Sunday, 28 February 2010

Dating tips for the single 1930s woman

♫ If you liked it then you shoulda put a girdle on it…♫

Thanks to my colleague A.D. for drawing my attention to these dating tips for the single woman in 1938. The advice is simple: be careful that your stocking aren’t wrinkled, don’t be familiar with the headwaiter, don’t pass out from too much liquor and remember - when a man dances he just wants to dance!

Sound advice if you ask me. Here are some of my favourites…

More tips can be found at

Thursday, 25 February 2010

Lorry Fail, Bridge Win at the University of Birmingham

I spotted this lorry firmly wedged under a bridge when on my travels around the University of Birmingham campus this afternoon. Apparently it has been there for a while now (four days, I hear!).

And the company logo on the side of the truck? ‘Protecting People. Reducing Risk’. Classic!

Lorry vs Bridge update: 9th March 2010

Yes, three weeks later and the lorry is STILL lodged under the bridge. Apparently it has caused serious structural damage to the bridge and a structural assessment of the damage has shown that the vehicle cannot be moved until the bridge structure is independently supported and made safe. There are plans to remove the lorry and provide temporary propping which will allow the road to be used soon. Work on the bridge will take place later in the year.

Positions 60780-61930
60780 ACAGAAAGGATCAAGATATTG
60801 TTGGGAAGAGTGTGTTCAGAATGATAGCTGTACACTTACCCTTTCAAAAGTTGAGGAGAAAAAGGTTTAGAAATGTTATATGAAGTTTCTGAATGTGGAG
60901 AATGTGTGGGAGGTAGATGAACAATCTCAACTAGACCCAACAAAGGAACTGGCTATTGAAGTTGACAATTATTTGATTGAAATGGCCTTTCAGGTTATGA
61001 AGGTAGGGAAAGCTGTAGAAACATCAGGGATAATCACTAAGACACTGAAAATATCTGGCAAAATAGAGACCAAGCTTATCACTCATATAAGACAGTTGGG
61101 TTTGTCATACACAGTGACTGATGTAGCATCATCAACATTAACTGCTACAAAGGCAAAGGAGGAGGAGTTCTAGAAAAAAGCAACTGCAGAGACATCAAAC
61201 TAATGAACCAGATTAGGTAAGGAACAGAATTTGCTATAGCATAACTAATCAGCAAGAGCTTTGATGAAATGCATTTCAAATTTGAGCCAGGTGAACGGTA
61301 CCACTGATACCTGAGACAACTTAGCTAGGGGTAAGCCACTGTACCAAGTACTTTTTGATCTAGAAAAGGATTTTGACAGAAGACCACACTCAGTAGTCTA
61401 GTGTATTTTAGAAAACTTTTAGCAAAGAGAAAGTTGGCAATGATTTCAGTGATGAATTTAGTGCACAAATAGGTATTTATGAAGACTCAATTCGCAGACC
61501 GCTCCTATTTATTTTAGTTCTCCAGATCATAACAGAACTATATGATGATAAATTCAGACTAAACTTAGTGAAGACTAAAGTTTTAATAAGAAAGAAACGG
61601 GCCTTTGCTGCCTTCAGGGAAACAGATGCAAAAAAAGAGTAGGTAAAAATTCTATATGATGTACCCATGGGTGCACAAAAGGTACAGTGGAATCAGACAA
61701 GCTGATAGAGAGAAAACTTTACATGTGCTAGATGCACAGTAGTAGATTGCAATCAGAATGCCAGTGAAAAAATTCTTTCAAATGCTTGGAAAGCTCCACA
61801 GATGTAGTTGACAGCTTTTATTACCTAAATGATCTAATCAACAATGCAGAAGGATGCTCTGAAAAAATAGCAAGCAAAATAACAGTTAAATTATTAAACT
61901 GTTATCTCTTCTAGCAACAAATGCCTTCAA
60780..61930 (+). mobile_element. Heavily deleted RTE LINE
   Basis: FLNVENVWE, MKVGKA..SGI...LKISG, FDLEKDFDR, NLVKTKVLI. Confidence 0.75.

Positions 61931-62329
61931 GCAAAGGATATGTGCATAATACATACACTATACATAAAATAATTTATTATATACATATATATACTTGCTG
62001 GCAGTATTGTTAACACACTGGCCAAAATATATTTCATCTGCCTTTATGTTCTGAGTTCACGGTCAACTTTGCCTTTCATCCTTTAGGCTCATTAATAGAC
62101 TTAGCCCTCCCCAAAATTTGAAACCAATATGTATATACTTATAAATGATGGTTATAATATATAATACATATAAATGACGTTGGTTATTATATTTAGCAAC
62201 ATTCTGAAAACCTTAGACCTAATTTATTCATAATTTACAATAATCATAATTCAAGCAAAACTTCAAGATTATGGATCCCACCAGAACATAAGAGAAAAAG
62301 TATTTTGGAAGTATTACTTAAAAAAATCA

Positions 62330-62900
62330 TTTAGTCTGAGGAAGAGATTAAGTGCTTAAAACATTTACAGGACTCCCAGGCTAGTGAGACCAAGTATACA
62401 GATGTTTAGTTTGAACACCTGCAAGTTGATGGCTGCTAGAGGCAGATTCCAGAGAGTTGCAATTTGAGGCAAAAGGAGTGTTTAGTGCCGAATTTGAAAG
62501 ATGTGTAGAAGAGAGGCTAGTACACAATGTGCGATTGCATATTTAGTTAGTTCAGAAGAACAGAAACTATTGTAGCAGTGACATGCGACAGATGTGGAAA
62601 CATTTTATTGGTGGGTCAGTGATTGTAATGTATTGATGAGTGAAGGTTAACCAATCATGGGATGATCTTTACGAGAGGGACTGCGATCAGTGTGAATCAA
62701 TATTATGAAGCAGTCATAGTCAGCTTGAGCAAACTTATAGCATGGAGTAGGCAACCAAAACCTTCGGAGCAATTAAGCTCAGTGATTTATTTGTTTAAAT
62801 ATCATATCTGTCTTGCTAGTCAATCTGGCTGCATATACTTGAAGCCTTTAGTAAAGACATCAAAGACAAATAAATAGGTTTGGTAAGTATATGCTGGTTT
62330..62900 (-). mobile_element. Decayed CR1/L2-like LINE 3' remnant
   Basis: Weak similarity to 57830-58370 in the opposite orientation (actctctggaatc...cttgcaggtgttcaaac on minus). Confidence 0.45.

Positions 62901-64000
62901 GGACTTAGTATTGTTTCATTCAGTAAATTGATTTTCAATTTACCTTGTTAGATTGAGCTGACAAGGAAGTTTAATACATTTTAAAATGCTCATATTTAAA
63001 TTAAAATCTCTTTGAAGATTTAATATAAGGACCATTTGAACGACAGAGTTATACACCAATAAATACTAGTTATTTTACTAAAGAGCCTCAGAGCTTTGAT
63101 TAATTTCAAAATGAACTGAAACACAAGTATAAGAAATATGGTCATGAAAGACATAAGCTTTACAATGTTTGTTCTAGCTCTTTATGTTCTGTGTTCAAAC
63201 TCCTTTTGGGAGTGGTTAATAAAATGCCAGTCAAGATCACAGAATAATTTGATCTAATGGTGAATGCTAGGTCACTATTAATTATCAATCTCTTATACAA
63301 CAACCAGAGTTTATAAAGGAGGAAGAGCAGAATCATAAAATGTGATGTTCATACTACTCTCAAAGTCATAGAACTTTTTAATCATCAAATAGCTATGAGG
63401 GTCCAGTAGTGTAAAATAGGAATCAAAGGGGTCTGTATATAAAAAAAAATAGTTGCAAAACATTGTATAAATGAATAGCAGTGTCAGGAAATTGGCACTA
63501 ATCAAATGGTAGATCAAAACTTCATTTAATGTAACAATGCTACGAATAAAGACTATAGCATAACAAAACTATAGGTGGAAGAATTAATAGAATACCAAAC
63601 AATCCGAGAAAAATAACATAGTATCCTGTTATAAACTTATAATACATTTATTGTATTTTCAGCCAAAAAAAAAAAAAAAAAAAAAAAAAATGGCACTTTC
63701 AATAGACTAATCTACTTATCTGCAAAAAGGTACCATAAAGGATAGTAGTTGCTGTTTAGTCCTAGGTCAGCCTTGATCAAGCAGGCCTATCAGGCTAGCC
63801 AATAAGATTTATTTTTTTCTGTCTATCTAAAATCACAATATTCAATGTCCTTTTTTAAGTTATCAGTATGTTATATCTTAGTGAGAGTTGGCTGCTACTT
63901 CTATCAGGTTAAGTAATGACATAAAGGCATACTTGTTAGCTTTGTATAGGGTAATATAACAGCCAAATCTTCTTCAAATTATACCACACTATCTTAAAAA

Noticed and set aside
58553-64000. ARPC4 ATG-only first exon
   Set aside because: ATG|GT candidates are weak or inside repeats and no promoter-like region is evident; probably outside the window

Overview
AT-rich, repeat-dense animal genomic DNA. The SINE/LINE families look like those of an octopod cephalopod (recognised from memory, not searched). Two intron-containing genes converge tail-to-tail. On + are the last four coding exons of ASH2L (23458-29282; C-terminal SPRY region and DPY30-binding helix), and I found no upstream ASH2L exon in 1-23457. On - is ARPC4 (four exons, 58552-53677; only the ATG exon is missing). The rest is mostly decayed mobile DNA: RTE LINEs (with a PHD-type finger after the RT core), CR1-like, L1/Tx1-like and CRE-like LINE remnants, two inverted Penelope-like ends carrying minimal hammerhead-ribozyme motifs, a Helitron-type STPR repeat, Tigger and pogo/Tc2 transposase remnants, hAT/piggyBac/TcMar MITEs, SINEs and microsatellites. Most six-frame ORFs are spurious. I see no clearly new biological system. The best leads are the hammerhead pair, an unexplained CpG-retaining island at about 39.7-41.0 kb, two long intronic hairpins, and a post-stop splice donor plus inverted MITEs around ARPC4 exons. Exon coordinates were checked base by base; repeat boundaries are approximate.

So, lorry drivers out there, if there is something to be learned from this HGV faux-pas then it is this: LOOK UP!!!

Tuesday, 23 February 2010

To airbrush or not to airbrush? In defence of the digitally enhanced

I see that the whole ‘airbrushing photos of models and making spotty teenagers feel insecure’ argument has blown up again (is it ever dead?). The whole debate is utter b****cks if you ask me. What next? Banning pretty models in case they make the rest of us feel ugly? How about banning intelligent people so that stupid people don’t feel so stupid?!?

Now I’m as riddled with imperfections and insecurities as the next woman, but I have strong opinions when it comes to the airbrushing debate. The digital manipulation of models to make them look thinner is another issue. Those women often look ill, gaunt and just plain wrong and I vehemently oppose any use of models that offends my sensibilities as well as my eye. But attacking an image simply because the model has been enhanced to look prettier than the average women quite often annoys me.